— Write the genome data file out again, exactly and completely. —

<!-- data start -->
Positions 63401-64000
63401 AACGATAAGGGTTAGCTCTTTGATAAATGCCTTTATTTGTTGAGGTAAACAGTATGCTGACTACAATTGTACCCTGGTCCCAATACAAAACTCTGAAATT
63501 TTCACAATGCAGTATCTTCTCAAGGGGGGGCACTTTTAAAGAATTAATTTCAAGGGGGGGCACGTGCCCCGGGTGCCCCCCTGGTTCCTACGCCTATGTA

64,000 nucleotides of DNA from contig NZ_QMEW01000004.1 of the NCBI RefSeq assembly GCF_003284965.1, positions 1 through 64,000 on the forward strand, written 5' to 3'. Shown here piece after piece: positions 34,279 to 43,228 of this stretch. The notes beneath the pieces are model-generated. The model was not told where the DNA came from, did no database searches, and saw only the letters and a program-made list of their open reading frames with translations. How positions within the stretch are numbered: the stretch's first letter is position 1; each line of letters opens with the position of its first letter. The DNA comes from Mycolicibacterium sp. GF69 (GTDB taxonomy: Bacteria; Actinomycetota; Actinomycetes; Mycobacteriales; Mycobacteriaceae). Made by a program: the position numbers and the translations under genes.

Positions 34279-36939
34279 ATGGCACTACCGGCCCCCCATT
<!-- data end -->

Positions 63401-64000
63401 AACGATAAGGGTTAGCTCTTTGATAAATGCCTTTATTTGTTGAGGTAAACAGTATGCTGACTACAATTGTACCCTGGTCCCAATACAAAACTCTGAAATT
63501 TTCACAATGCAGTATCTTCTCAAGGGGGGGCACTTTTAAAGAATTAATTTCAAGGGGGGGCACGTGCCCCGGGTGCCCCCCTGGTTCCTACGCCTATGTA

64,000 nucleotides of DNA from contig NZ_QMEW01000004.1 of the NCBI RefSeq assembly GCF_003284965.1, positions 1 through 64,000 on the forward strand, written 5' to 3'. Shown here piece after piece: positions 34,279 to 43,228 of this stretch. The notes beneath the pieces are model-generated. The model was not told where the DNA came from, did no database searches, and saw only the letters and a program-made list of their open reading frames with translations. How positions within the stretch are numbered: the stretch's first letter is position 1; each line of letters opens with the position of its first letter. The DNA comes from Mycolicibacterium sp. GF69 (GTDB taxonomy: Bacteria; Actinomycetota; Actinomycetes; Mycobacteriales; Mycobacteriaceae). Made by a program: the position numbers and the translations under genes.

Positions 34279-36939
34279 ATGGCACTACCGGCCCCCCATT